The Monterey Bay Aquarium is working to make the global shrimp supply chain more environmentally sustainable, from family farms in Southeast Asia to customers’ plates in the United States. In this second installment of a four-part series, we take a peek at life on the shrimp pond—as Seafood Watch wades into the business of small-scale aquaculture in Southeast Asia. (Continued from Part 1.)
Pokkrong Kirdsook, Taylor Voorhees and Tyler Isaac walk single-file onto a thin wooden plank. The boards bow with each step, sagging closer to the pond four feet below. Pokkrong pulls up a spindly rope, lifting a cylindrical mesh cage from the water.
It looks like they could be panning for gold, but the riches in this cage are more lively. Exposed to the warm air on this humid afternoon in southern Thailand, whiteleg shrimp wriggle and jump on the mesh.
Taylor and Tyler, both Seafood Watch senior aquaculture scientists, admire the results. Shrimp farmers need to navigate a number of risks to produce shrimp this healthy. Even the variation within a lunar cycle can impact the development of their protective exoskeletons.
The tiny pier on Pokkrong’s farm is 8,300 miles from the Seafood Watch office in Monterey, California, but Taylor and Tyler feel at home. Both worked in aquaculture production before joining the Aquarium; they even built a small aquaponic rig in Tyler’s backyard.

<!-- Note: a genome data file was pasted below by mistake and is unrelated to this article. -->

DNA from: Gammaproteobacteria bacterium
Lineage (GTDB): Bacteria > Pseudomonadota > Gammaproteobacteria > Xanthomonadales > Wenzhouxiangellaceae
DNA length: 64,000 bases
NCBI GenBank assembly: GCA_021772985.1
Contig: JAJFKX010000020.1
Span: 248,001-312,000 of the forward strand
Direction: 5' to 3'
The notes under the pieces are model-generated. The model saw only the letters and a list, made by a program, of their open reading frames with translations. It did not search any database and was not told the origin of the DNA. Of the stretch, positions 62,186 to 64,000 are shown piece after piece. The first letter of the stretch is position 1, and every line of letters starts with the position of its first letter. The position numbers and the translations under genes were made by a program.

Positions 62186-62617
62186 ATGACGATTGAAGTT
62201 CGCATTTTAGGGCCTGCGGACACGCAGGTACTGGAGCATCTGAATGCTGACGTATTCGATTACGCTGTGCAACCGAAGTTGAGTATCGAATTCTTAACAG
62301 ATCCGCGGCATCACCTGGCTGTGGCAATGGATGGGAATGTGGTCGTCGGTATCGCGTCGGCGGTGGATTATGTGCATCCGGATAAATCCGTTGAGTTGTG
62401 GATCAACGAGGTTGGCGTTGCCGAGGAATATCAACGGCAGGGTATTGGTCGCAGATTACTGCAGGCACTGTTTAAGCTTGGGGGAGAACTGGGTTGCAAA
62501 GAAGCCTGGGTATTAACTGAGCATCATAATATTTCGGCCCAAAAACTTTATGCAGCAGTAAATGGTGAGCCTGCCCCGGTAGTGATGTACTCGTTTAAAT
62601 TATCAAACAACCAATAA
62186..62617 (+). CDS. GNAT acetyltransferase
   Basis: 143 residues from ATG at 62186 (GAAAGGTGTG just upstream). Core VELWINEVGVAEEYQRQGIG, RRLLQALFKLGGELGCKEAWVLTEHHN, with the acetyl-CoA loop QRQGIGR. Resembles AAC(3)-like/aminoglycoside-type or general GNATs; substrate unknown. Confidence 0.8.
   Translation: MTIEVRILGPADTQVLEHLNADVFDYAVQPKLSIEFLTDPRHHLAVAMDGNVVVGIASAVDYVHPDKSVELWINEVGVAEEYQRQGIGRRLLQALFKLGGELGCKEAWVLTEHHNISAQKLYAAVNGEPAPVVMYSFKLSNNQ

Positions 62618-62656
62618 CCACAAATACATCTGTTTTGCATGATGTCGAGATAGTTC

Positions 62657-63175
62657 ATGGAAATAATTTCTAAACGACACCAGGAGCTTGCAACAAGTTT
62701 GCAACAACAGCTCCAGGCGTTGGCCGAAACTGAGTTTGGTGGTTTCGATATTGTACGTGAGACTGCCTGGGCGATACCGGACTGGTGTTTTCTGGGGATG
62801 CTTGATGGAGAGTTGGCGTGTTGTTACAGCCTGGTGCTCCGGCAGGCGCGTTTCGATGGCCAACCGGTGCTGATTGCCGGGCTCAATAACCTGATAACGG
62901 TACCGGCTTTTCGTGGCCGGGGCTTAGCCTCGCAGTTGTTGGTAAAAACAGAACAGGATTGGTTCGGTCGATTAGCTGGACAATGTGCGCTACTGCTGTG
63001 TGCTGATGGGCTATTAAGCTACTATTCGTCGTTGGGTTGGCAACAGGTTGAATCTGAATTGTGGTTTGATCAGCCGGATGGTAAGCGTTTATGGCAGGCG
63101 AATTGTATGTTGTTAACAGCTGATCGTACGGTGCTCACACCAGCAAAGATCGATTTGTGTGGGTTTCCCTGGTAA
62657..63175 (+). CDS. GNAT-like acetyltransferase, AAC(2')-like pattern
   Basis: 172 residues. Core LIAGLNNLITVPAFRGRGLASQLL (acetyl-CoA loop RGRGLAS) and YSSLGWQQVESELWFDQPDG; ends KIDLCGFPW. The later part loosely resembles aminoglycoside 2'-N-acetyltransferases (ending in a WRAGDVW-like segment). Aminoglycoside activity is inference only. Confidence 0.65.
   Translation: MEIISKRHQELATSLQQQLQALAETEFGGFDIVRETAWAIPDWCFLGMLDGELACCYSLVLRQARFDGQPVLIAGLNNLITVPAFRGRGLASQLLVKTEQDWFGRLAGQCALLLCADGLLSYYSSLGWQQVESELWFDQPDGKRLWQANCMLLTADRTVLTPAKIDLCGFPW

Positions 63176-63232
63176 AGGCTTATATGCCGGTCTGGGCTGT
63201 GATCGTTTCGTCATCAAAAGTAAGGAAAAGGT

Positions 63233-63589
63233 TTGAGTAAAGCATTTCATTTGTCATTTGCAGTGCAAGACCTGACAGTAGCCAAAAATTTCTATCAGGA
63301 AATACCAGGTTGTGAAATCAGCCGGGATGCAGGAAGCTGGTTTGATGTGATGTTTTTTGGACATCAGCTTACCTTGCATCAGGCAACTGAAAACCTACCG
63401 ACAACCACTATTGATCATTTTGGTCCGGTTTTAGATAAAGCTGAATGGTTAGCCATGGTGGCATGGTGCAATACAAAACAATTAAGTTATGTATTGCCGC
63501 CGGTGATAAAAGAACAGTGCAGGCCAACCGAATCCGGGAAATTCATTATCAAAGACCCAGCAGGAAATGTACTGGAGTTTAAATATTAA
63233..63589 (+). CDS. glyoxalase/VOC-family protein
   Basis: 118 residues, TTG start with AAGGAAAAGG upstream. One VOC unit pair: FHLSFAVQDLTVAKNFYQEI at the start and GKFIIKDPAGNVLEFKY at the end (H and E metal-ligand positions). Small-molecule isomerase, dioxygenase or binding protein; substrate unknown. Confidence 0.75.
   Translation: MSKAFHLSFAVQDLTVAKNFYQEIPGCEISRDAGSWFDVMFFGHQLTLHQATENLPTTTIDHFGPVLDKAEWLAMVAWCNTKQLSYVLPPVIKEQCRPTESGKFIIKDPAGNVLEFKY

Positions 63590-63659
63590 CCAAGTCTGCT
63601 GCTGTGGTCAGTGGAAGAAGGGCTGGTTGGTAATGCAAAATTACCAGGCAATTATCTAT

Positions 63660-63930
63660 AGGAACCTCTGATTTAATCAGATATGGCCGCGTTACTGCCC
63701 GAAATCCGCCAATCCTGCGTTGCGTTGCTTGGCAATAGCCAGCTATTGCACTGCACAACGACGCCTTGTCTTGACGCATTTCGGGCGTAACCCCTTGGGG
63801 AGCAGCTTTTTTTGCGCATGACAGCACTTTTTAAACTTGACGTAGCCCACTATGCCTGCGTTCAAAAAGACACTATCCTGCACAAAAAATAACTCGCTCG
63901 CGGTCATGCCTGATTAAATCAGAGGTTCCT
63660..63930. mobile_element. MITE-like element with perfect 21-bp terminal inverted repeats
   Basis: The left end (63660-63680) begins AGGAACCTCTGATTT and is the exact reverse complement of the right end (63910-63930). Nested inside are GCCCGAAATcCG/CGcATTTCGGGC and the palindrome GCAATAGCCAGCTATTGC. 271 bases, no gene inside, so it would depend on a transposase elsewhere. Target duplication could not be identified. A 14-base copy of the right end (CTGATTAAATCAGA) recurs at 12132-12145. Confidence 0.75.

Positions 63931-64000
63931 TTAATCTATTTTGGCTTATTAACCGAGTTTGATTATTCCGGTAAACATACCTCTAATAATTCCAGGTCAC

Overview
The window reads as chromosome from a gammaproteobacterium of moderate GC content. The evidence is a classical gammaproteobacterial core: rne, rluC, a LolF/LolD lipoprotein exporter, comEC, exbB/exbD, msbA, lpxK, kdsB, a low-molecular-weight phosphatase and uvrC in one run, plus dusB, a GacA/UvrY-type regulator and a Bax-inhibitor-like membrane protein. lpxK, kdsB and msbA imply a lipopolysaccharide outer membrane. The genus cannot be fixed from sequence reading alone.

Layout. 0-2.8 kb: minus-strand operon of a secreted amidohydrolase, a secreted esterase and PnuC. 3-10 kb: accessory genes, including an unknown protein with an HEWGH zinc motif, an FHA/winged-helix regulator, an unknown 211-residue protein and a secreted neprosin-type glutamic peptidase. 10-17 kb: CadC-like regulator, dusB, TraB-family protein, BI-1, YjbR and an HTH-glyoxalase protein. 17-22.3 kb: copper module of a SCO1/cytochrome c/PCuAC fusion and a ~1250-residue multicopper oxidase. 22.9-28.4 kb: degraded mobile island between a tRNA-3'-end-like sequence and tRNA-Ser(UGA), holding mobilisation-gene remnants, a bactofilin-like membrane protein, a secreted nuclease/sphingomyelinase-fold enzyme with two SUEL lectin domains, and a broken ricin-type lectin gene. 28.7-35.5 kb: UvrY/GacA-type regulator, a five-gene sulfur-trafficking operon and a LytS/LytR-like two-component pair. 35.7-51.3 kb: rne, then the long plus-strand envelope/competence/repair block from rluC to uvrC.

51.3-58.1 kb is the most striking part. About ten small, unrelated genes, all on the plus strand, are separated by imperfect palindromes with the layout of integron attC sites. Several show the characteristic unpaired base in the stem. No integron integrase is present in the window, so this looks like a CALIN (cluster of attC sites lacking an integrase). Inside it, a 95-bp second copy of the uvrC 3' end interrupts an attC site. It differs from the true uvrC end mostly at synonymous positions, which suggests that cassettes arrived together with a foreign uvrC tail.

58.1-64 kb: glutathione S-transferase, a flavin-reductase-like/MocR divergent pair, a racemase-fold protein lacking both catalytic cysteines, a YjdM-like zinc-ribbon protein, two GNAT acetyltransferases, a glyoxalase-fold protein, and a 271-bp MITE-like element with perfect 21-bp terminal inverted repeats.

They’re visiting shrimp operations in the Thai province of Krabi to talk with farmers about everything from local government regulations to wastewater management and natural remedies for shrimp ailments.
The Monterey Bay Aquarium is working to make the global shrimp supply chain more environmentally sustainable, from family farms in Southeast Asia to customers’ plates in the United States. In this first installment of a four-part series, we examine the growing American appetite for shrimp—and how it’s created a booming industry across the Pacific.
Every night, in kitchens across America, hundreds of thousands of people prepare the same dinner. Recently it was cavatelli pasta with zucchini, garlic and cherry tomatoes, sautéed in butter with mascarpone cheese and tender shrimp.
The portioned ingredients—down to the optional bottle of Viognier white wine—are delivered to customers’ doorsteps from Blue Apron, a national meal kit company that makes this sophisticated meal easy to prepare. The shrimp is also sustainable: As a partner of the Monterey Bay Aquarium Seafood Watch program, Blue Apron avoids seafood that’s produced in ways that harm other marine life or the environment.
Carrie Conley of Fort Irwin, California, says she chose Blue Apron because of its partnership with Seafood Watch. Sustainable seafood has been important to her since she started visiting the Aquarium, where she learned about the environmental impacts of fishing and aquaculture.
“If I’m actively trying to find organic chicken,” she reasoned, “why not make better choices across the board?”
Blue Apron makes it easy for customers like Carrie to access sustainably harvested shrimp. But producing that shrimp, and getting it into meal-kit boxes from faraway places like Southeast Asia, is anything but simple.